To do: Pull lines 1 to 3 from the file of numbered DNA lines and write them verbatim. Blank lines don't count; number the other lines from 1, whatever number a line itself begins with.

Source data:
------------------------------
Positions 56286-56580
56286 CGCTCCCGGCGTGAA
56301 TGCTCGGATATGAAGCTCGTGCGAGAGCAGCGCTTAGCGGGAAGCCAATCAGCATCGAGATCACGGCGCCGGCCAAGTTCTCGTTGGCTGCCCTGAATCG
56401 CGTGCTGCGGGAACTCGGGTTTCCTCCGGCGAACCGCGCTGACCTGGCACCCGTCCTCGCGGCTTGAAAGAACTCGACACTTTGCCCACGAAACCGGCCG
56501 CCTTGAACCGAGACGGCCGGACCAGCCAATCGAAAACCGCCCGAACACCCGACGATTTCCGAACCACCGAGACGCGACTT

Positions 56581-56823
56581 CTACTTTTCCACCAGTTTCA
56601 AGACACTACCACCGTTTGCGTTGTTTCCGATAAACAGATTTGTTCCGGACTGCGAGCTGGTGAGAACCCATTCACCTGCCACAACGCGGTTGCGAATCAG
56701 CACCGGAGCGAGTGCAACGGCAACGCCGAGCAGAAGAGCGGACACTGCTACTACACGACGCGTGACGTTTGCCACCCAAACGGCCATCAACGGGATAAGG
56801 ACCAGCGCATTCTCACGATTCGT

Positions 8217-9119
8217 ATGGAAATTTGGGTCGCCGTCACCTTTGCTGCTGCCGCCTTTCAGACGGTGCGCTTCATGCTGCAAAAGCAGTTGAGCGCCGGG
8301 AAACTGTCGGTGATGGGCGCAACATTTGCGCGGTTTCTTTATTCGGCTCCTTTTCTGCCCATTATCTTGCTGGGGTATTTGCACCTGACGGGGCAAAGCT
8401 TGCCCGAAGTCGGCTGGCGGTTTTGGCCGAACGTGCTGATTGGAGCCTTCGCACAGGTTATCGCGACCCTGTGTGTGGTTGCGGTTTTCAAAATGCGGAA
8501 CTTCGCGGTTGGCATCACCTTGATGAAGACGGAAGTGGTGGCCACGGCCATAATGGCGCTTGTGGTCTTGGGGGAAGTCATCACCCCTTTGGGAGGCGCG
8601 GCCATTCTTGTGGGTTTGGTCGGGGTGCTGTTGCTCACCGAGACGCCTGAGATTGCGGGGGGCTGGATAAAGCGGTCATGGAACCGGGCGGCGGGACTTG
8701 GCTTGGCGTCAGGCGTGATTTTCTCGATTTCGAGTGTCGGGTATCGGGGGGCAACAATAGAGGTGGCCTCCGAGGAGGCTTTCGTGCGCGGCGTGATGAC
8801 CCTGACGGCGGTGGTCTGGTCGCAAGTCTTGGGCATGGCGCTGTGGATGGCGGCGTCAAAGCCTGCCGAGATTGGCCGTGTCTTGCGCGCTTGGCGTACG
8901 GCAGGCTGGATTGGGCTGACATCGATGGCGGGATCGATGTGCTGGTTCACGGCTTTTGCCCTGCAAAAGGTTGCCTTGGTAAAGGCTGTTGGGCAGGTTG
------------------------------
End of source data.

Positions 56286-56580
56286 CGCTCCCGGCGTGAA
56301 TGCTCGGATATGAAGCTCGTGCGAGAGCAGCGCTTAGCGGGAAGCCAATCAGCATCGAGATCACGGCGCCGGCCAAGTTCTCGTTGGCTGCCCTGAATCG